Joseph says PPF is a good option within the debt category as it offers tax-free withdrawal. “In addition to the Employees’ Provident Fund (EPF), investors should consider PPF too. But I do not suggest NPS. Only 60 percent of the accumulated amount can be withdrawn tax-free at age 60. The rest has to be used for buying an annuity.”

Besides PPF and NPS, FDs, debt mutual funds, non-convertible debentures (NCDs), and long-duration government bonds are other options one could explore, depending on one’s investing horizon and risk-taking ability as investments like Debt Instruments are Critical in Retirement Planning.

Venkatesh Srinivasan, the founder of Rockfort Fincap LLP, a financial advisory firm, says: “FDs, irrespective of the bank’s rating, are currently offering a rate of interest of 7-8.50 percent, while NCDs and bonds offer low to high returns as per their credit rating. For instance, top credit-rated debt instruments and government bonds may offer 7-8.50 percent, while low credit-rated instruments may offer a higher interest rate as per the risk and credit rating.”

Credit rating agencies such as Moody’s, Standard & Poor’s, and Fitch assign ratings like AAA, AA, A, BBB, BB, CCC, etc., for bonds, debentures, commercial papers, and so on.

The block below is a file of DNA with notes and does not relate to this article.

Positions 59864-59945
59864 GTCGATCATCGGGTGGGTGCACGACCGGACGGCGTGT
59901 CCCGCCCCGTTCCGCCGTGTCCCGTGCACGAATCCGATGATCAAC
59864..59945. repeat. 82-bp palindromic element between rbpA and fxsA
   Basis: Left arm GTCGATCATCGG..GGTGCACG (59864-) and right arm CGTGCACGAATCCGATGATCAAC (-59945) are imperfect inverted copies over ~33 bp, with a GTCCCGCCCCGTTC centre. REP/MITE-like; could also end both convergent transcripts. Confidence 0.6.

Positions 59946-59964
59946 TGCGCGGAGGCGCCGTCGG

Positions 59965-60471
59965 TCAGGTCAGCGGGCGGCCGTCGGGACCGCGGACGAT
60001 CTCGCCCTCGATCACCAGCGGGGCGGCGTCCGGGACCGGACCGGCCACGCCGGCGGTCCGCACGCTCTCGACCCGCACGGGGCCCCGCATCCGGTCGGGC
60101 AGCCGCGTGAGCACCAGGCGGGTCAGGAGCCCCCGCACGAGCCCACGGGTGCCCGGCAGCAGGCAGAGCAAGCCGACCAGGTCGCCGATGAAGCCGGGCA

Says Madan: “Individuals who are younger can have more aggressive exposure to debt instruments, while someone approaching retirement can invest in plain-vanilla instruments like deposits. There is a shift from wealth creation to wealth preservation as one gets old in terms of debt instruments.”

However, one should be cautious when it comes to long-term debt funds. Says Joseph, “Long-term debt funds carry interest rate risk; credit risk is also higher in these funds than in ultra-short-term debt funds.”

Post-Retirement Strategy

For retirees, low-risk instruments are safer given their low risk-taking capacity. This is because at this stage, they may need regular cash flow and investments in options, which are not dependent on market vagaries.

Says Madan: “Cash flows act as a ‘centrifugal force’ in the entire exercise of retirement planning. Different debt instruments can have different interest payout frequencies.”